Quantitation of the amount of protein contained in a solution
can be conveniently determined using calorimetric methods. The
Bradford and the Lowry methods are the most frequently used and reliable procedures. The method
of choice is the Bradford method, which is easy and rapid to complete.
The Bradford method depends on quantitating the binding of a dye,
Coomassie Brilliant Blue, to an unknown protein and comparing
this binding to that of different amounts of a standard protein,
usually bovine serum albumin (BSA). It is designed to quantify
1 to 10 ug protein. Protein determinations in the range of 10
to 100 ug may be carried out by increasing the volume of the dye
solution 5-fold and using larger tubes.
3. Determine the A595 using a 1 cm pathlength microcuvette (1 ml) and make a standard
curve by plotting absorbancc at 595 nm versus protein concentration.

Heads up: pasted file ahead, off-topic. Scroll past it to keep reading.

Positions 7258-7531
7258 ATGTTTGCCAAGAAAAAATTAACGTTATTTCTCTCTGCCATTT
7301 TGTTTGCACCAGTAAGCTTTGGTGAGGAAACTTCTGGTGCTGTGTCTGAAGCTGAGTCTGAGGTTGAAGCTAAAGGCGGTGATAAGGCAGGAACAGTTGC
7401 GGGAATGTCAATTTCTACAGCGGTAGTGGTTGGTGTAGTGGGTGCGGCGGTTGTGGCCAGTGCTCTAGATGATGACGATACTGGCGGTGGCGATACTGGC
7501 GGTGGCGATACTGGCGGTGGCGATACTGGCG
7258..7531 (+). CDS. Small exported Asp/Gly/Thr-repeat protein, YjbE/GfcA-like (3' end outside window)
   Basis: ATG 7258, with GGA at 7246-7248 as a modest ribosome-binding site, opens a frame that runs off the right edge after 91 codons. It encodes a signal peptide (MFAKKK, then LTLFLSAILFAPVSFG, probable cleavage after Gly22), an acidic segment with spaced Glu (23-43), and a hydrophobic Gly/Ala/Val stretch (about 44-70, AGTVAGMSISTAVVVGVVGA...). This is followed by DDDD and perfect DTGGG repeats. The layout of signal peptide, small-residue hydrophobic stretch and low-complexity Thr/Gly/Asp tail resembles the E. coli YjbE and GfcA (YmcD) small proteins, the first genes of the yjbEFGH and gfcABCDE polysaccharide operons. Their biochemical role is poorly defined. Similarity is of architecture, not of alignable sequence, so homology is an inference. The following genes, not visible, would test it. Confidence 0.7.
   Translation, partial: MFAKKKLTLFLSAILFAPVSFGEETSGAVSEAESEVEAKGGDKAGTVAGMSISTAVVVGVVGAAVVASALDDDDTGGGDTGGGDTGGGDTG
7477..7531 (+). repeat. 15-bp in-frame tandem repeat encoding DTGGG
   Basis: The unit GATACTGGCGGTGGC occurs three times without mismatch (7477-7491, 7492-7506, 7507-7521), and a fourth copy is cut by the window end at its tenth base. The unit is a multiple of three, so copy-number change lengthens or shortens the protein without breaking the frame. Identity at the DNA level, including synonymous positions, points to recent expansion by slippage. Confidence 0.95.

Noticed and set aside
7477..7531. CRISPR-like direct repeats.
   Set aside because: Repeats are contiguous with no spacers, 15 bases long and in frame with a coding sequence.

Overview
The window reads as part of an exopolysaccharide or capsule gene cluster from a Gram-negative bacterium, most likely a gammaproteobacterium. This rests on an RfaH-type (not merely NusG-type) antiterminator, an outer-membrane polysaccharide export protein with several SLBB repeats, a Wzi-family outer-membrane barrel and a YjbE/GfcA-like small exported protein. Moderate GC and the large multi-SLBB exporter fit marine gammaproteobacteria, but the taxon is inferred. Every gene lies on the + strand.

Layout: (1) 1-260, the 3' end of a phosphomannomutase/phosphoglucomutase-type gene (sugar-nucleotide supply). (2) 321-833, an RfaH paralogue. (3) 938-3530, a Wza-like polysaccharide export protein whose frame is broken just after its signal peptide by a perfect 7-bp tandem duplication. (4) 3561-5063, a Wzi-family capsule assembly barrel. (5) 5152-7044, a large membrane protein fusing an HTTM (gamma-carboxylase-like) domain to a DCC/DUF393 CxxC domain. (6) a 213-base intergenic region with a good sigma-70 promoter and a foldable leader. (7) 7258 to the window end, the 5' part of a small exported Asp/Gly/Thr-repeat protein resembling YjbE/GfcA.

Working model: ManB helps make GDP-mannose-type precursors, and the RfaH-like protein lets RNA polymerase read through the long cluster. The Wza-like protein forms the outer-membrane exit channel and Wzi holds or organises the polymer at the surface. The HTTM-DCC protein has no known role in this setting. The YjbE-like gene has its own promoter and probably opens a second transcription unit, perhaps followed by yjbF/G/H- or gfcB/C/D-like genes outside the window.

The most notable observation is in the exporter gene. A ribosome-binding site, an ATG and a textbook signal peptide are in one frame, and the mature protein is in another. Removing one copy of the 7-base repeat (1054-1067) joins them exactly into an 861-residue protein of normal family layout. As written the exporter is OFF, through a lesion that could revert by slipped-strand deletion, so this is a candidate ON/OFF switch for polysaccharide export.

4. Determine the absorbance for the unknown and use the standard
curve to determine the concentration of protein in the unknown.
If the unknown protein concentration is too high, dilute the protein,
or generate another standard curve in a higher concentration range
(e.g., 10 to 100 ug).
Bradford, M.M. 1976. A rapid and sensitive method for the quantitation of microgram quantities of protein utilizing the principle of
protein dye binding. Anal. Biochem. 72:248-254.
Brogdon, W.G. and Dickinson. C.M. 1983. A microassay system for
measuring esterase activity and protein concentration in small
samples and in high-pressure liquid chromatography eluate fractions.
Anal. Biochem. 131:499-503.
Cadman E., Bostwick, J.R., and Eichberg, J. 1979. Determination
of protein by a modified Lowry procedure in the presence of some
commonly used detergents. Anal. Biochem. 96:21-23.
Lowry, O.H., Rosebrough, N.J., Farr, A.L., and Randall, R.]. 1951.
Protein measurement with the Folin phenol reagent. J. Biol. Chem.
Peterson, G.L. 1977. A simplification of the protein assay method
of Lowry et al. which is more generally applicable. Anal. Biochem.